University of Missouri Board Says No to Mask Mandate, Argues It Won't Stop COVID Spread

Students at University of Missouri schools will not be required to wear masks after the governing board rejected a request by the system's president to initiate a mandate on campus.

The Board of Curators rejected President Mun Choi's mask recommendations, including one that would have required masks in public buildings, classrooms, laboratories and offices when social distancing wasn't possible.

They also denied Choi's request to consider a mandate that would strongly encourage masks in indoor spaces such as classrooms and labs from January 18 to February 13., which they also denied.

Choi said all four-year universities in Missouri have a mask requirement except for the University of Missouri in Columbia and Missouri Southern State University in Joplin.

"We're trying to keep the university open, but in the process of keeping the university open, we do believe it will reduce the number of transmissions within the community," Choi said.

Columbia and Boone Country do not have mask mandates, and the curators were skeptical that a mask mandate would help curb the spread of the contagious Omicron variant.

"What's the driving issue here?" curator Greg Hoberock asked. "Are we trying to protect the health of all Columbia and Boone County, or keep our campus open?"

Spring classes are scheduled to start next week, and the university plans to recommend wearing masks in indoor spaces.

The university reported that 163 students and 66 staff members are COVID positive. According to the university's dashboard, the number of active student cases is the highest seen during the 2021-22 school year.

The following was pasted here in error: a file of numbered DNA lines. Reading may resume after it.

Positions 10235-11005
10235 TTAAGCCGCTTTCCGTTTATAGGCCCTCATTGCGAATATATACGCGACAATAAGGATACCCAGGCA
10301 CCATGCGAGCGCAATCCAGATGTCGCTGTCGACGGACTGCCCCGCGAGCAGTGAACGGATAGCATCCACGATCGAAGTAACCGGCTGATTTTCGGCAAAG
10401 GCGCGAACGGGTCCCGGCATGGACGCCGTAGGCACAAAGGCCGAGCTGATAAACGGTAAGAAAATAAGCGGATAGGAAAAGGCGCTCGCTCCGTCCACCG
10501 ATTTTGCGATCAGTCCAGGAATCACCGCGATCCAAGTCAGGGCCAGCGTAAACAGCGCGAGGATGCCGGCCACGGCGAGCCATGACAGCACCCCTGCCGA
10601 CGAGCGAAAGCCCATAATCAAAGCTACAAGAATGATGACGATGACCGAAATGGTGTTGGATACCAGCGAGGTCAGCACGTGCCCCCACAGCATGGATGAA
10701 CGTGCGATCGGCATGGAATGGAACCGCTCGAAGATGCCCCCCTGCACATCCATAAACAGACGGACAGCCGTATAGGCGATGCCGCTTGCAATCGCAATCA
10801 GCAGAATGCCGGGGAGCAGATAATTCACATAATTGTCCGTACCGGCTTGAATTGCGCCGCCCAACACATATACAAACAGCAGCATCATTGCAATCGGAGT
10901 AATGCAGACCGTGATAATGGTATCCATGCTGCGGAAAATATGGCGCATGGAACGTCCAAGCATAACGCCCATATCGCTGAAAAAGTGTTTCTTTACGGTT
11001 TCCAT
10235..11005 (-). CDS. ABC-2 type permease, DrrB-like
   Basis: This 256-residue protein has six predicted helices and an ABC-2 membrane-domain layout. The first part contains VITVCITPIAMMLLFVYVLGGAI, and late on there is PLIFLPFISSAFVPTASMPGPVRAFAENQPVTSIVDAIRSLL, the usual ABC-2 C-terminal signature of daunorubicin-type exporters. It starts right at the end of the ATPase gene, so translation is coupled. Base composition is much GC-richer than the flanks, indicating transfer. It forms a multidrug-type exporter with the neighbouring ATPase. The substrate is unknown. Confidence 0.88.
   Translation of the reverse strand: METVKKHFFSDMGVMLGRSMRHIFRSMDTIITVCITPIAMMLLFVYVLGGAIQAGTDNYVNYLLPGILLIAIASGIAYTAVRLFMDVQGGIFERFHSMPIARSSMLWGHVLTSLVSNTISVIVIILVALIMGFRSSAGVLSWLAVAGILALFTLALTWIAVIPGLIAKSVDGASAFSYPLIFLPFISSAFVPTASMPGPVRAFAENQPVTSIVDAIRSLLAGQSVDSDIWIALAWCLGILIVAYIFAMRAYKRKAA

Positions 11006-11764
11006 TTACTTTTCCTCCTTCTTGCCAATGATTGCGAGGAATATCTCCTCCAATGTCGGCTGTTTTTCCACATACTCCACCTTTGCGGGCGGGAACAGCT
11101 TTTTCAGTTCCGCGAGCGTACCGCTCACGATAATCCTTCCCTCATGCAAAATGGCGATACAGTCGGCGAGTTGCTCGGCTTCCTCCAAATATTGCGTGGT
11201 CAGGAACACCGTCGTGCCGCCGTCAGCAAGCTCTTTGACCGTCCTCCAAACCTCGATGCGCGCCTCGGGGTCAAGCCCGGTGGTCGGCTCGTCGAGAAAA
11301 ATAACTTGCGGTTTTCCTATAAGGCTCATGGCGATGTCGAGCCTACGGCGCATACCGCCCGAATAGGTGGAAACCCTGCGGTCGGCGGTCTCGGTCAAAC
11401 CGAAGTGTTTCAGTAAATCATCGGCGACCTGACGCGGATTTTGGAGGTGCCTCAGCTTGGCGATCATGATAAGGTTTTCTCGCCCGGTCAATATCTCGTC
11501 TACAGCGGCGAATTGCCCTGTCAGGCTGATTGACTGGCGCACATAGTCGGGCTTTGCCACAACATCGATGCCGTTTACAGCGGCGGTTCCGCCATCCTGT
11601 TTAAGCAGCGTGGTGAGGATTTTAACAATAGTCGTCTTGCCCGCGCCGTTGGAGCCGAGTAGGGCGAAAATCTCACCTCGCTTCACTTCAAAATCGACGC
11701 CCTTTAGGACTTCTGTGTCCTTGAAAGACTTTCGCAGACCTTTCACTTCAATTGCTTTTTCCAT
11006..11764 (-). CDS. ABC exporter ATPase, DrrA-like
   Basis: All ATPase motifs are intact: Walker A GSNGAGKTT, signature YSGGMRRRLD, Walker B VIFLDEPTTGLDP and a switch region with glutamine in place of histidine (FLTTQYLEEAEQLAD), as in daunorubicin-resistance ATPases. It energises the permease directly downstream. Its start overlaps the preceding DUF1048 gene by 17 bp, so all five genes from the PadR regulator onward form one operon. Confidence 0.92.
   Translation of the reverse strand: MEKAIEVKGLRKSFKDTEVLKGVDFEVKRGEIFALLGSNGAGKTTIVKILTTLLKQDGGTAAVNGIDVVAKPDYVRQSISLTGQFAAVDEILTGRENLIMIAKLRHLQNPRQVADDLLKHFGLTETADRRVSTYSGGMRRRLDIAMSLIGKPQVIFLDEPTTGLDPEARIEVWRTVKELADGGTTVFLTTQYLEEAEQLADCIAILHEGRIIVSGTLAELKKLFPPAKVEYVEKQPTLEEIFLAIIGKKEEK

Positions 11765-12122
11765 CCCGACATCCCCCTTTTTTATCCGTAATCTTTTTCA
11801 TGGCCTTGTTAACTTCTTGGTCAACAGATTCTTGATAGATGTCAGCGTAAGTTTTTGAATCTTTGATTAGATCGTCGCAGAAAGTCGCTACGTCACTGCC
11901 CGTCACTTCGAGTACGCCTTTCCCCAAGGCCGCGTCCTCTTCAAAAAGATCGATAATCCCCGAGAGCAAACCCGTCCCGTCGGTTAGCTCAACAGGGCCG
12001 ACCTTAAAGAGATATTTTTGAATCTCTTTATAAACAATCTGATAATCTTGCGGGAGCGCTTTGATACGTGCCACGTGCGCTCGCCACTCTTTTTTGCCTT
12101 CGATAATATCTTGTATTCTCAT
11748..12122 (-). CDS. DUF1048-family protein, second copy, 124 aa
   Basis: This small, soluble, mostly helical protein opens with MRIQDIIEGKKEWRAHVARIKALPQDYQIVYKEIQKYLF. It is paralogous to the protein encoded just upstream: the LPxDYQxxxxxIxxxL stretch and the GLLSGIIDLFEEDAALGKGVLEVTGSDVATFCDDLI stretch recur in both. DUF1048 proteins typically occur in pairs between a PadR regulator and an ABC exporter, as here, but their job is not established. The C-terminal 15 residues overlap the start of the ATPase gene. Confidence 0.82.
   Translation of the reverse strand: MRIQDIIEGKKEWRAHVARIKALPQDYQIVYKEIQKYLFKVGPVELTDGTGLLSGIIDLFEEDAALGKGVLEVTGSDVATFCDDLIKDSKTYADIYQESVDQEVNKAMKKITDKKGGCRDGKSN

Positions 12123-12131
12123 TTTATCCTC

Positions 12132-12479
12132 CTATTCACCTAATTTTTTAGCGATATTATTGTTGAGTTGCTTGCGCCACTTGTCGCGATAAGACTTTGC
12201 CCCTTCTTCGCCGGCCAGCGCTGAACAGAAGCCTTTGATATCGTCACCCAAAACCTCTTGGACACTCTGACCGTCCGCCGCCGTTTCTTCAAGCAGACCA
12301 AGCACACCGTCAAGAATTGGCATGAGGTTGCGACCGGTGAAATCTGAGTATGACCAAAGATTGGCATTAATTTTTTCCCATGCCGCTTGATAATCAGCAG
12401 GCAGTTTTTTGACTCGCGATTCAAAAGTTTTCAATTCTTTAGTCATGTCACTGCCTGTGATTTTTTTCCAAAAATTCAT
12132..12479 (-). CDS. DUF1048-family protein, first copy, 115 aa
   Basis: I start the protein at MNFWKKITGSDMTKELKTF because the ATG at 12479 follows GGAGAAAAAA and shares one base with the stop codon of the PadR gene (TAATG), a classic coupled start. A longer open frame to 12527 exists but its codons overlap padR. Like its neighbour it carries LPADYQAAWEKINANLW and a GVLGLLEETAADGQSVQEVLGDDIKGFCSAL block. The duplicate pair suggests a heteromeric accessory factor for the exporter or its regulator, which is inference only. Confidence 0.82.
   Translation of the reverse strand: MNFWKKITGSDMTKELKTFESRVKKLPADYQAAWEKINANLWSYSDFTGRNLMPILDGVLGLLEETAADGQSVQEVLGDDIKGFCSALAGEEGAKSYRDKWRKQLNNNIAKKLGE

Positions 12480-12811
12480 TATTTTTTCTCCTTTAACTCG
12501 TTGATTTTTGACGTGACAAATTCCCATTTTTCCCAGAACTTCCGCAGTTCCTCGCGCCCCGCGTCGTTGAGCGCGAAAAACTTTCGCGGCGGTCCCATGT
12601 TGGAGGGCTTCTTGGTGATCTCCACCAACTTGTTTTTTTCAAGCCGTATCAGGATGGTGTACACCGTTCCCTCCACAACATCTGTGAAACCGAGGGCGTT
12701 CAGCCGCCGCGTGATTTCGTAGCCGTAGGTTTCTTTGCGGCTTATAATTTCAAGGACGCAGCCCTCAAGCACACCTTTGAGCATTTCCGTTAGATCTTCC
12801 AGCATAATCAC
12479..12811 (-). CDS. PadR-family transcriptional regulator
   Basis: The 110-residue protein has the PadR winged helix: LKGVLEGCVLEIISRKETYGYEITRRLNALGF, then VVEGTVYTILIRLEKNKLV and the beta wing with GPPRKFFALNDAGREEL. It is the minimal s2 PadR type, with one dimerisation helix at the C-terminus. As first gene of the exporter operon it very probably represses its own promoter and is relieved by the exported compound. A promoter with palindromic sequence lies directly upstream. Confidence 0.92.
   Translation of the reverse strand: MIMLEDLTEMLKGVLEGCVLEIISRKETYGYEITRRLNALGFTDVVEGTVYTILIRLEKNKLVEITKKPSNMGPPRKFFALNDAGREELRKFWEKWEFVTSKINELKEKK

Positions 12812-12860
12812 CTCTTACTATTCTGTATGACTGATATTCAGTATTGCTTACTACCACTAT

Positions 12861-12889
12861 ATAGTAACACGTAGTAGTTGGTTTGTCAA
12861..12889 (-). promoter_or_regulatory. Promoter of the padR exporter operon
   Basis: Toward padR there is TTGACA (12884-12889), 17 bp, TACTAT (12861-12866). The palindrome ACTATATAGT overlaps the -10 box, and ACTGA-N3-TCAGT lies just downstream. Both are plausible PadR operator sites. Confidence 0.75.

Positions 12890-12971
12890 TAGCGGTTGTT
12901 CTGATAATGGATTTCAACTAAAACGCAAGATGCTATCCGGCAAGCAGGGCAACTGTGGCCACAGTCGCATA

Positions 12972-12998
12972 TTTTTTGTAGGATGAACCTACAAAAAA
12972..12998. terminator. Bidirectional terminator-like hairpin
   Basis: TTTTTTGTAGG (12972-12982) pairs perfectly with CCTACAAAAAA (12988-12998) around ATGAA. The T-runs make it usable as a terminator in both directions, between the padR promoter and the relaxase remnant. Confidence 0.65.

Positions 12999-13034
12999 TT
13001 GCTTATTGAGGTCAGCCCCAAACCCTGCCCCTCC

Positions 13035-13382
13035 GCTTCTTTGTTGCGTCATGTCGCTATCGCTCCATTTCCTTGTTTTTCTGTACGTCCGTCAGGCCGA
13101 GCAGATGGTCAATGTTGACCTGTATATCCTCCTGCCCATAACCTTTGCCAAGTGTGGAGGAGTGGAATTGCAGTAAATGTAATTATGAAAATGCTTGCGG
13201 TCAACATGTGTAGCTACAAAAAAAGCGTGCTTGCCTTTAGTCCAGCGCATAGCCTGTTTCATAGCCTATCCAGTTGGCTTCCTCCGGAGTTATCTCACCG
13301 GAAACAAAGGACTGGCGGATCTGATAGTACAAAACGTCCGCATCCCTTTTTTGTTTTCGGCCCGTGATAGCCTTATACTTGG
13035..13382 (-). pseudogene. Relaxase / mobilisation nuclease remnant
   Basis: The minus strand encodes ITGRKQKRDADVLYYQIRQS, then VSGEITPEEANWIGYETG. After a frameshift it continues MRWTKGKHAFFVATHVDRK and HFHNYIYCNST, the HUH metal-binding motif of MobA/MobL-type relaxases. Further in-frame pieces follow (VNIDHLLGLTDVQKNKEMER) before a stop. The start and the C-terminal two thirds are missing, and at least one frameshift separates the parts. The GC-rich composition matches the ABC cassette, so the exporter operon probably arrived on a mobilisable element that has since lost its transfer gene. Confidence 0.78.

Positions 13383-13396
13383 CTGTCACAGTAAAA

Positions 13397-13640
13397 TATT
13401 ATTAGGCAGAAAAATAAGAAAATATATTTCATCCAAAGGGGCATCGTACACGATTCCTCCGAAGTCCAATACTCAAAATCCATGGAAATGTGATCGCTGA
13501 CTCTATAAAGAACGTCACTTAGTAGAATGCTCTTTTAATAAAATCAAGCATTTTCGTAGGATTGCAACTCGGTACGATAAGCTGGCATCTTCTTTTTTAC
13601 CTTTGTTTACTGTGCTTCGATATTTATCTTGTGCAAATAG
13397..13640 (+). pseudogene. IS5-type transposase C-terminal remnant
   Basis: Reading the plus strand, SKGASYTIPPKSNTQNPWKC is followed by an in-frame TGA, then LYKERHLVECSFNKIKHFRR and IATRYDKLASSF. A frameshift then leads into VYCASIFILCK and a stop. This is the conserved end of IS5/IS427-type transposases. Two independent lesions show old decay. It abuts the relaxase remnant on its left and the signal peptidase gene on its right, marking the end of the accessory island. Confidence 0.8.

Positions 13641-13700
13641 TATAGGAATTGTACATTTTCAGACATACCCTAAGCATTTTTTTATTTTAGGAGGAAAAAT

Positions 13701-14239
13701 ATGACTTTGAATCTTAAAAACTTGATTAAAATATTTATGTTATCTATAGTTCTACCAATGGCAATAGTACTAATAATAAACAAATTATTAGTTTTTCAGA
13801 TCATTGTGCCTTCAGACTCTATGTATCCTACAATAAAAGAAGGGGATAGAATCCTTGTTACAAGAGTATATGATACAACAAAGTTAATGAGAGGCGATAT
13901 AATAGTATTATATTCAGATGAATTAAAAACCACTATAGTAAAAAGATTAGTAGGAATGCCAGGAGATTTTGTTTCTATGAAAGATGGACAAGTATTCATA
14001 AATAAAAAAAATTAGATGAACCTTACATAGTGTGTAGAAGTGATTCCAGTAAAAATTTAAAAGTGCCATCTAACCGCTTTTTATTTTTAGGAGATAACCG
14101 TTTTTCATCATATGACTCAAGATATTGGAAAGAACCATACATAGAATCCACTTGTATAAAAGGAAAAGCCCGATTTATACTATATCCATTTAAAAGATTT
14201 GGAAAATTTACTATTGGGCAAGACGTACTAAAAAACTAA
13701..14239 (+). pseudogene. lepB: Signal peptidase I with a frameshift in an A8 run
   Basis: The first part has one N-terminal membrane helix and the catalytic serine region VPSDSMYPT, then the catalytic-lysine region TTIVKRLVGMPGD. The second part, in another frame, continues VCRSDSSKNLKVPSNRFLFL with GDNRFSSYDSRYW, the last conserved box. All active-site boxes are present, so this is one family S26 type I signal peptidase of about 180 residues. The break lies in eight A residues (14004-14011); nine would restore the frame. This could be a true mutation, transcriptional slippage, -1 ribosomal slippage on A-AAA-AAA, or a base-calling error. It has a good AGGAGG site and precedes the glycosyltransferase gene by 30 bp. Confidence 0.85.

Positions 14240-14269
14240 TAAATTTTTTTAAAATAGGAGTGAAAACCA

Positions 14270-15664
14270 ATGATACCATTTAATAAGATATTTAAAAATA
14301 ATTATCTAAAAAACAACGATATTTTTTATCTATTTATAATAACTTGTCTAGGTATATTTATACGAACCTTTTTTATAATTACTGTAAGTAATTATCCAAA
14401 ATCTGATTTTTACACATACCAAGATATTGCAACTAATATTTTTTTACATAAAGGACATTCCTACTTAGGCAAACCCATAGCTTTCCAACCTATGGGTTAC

University pf Missouri Mask Mandate
Students will not be required to wear masks when they return for the spring semester at the University of Missouri in Columbia. Michael B. Thomas/Getty Images

Columbia College and Stephens College in Columbia will start the semester with only online courses.

The latest COVID-19 surge in Missouri has residents scrambling to find tests.

A clinic at the Truman Sports Complex in Kansas City tested more than 1,000 people on Monday, running out of appointment spaces for Tuesday and Wednesday.

"We've tried all the pharmacies and they're all booked," said John Maughmer, who was among 1,600 who received a test kit and swabbed themselves, KMBC-TV reported.

Sonny Naqvi, president and CEO of Aim Laboratories, which is running the clinic for the state, said the tests are easy but the backup is caused by lack of manpower at the clinic and a lab that evaluates the tests.

State health department officials said that the demand for at-home COVID-19 tests is so strong that the state temporarily stopped providing the tests to allow the contractor to catch up with a backlog. The program will resume on Wednesday, with the state offering 500 tests a day through the end of the month.

"We want to make sure that if people order a kit, they're not waiting for it for two weeks," said Lisa Cox, spokeswoman for the Missouri Department of Health and Senior Services.

During the first six weeks of the program, which began in May, Cox said the state received about 6,000 requests for tests. That changed in early December, when the state's contractor, Picture Genetics, received 15,000 requests, KCUR reported.

She said another 10,000 tests were claimed in late December, with another 15,000 requests between January 1 and 4, when the program was paused to determine how to respond to the demand.

The Associated Press contributed to this report.